Come hell or high water: we must perceive this expression, and formula, as the affirmation of a power that we chose to let act as it wills, for itself and for us, under certain conditions, and which will turn into the power to act, of ourselves with others. The concept of instigation calls forth that of initiative, incitement, and even provocation, all for the improvisation, for the manifestation of a power which never ceases to allow possibilities. Of course, the ecstatic musicians’ assaults would be akin those of the unrelenting elements. And each time they unfurl and break against the wall of time, like “crest-cries of the blazing dawn” (Octavio Paz), like spinning-tops of reality, it is a bit like pieces of its pebbledash crumbling onto our ears. Promethean deafness: the culture of feats and the idea of redemption hang over our minds. We never surpass more than a few records, or a few taciturn techniques. The improvising man has much better things to do. When “Kidd” Jordan improvises, instigated by Jeff Albert, he abandons fortresses and windmills, he vanquishes no opposing force. Simply, nothing needs to fight against him. He doesn’t pant and struggle against a hostile environment or a blind fate; he is neither winner nor competitor – he plays, he finds the strength to play amidst all that is around him, angels, demons, and men, and plays with everything that he has, because that is the only way to awaken these beings who in return keep the world in an awakened state. Only playing is prosperous, only playing is irresistible. What some are afraid of with this “creative” music is not its bluntness or virulence, it is that it plays with everything, it brings other energies into all subjects and all objects through sounds and essence.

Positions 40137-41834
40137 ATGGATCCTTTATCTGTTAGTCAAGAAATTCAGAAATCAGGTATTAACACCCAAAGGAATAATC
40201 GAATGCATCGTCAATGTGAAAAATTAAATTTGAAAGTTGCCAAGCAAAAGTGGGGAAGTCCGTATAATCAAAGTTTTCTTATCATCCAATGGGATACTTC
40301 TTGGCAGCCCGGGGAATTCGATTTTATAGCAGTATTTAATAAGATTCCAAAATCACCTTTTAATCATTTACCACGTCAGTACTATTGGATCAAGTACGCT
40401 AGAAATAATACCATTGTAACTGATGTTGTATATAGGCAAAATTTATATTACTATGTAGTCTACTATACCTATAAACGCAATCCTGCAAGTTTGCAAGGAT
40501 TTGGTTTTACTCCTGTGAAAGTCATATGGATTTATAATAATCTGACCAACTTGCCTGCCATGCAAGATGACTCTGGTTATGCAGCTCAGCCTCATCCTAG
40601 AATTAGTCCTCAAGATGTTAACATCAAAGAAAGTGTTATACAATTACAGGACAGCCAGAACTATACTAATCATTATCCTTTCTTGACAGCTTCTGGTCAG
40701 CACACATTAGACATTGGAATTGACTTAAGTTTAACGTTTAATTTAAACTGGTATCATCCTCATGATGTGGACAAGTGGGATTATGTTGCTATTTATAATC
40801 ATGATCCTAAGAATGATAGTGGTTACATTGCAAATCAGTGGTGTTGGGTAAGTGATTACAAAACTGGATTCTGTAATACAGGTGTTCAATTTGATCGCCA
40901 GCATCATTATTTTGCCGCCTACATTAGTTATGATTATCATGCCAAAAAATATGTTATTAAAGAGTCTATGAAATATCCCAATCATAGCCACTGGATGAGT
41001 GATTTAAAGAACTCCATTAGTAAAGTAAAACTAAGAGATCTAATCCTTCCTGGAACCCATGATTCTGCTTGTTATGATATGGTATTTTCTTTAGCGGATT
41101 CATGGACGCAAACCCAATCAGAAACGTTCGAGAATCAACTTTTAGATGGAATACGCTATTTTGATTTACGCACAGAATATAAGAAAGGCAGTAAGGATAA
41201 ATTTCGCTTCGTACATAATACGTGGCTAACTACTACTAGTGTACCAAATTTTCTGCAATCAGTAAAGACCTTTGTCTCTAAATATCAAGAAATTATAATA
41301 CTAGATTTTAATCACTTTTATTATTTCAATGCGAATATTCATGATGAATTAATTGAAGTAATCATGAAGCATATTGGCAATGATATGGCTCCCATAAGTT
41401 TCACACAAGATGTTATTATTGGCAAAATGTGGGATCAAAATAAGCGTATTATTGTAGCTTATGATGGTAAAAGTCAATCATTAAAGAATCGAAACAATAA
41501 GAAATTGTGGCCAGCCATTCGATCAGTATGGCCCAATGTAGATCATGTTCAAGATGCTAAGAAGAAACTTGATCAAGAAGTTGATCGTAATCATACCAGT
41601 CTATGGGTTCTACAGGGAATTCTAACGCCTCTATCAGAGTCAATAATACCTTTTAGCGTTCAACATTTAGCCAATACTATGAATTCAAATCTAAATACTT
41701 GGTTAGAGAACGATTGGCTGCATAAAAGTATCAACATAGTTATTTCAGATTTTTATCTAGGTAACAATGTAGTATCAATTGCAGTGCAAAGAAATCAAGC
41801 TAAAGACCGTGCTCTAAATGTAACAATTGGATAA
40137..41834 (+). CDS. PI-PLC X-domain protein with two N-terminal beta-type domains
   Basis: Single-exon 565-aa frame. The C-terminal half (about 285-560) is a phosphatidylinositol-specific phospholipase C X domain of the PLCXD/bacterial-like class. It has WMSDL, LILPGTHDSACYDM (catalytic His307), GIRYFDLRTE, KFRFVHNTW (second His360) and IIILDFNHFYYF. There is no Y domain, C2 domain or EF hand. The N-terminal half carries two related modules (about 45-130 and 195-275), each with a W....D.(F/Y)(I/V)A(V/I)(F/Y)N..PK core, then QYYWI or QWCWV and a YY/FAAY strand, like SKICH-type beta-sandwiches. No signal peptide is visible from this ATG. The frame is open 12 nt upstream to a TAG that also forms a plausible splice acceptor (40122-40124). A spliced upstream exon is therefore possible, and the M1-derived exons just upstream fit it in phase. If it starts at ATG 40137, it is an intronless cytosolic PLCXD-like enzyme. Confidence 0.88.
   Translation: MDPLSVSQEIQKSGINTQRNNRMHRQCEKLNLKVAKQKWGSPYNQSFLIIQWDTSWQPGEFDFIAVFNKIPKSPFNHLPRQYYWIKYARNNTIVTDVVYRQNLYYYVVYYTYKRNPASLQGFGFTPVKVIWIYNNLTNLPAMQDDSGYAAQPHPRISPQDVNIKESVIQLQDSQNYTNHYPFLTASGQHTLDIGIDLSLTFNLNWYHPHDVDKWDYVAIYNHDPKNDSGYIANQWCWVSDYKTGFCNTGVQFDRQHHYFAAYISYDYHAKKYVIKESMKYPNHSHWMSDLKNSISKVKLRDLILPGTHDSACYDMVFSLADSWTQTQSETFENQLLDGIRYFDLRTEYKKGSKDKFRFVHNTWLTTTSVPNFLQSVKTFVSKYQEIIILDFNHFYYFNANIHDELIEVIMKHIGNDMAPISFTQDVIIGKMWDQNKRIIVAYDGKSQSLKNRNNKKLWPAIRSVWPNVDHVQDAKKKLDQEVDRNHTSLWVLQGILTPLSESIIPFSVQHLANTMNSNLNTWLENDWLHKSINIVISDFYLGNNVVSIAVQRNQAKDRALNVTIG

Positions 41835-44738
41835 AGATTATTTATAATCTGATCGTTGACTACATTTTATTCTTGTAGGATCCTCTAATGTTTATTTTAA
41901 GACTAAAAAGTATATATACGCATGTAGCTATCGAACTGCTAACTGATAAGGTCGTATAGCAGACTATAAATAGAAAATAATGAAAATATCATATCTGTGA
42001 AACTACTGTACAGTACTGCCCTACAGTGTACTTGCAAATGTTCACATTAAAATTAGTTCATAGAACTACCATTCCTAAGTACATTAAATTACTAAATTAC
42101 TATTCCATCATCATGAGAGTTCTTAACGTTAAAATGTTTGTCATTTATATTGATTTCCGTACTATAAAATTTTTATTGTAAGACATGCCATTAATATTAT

Jeff Albert, “Kidd” Jordan, Joshua Abrams and Hamid Drake play profusely, for the enjoyment it brings to play and obtain a sound which grows within the sound, that sound which blossoms within the other and kindles it, shares with it its founding vertigo. This sound covered in writings which runs in the veins of the hardest rocks. This sound rolling into the abyss, swinging from the sky’s suspension track. This sound like a torch as if the sun overflowed. They suggest clarity coming alive wildly as cherished ones walk by, and wealth to be redistributed.

As an opening and an ending, they play Fred Anderson’s Three on Two and The Strut. For a long time, Anderson was for Jordan his trustworthy saxophone player, the one with whom this receivable energy overflowed, the one with whom he could spin wildly. Fred Anderson, “this brutal brother whose wording however was certain, patient in the face of sacrifice, diamond and boar, ingenious and helping, stood amidst all the misunderstandings akin a sap-full tree in the unapproachable cold.” (Rene” Char). Like The Tree on the Mound.

Suddenly, there are no more disasters, all promises are kept. Near the quartet’s fountain, the lands are neither arid, nor submerged. The musicians have dug irrigation canals into society and the universe, overflowing with their energy. — Alexandre Pierrepont (Translation: Romain Tesler)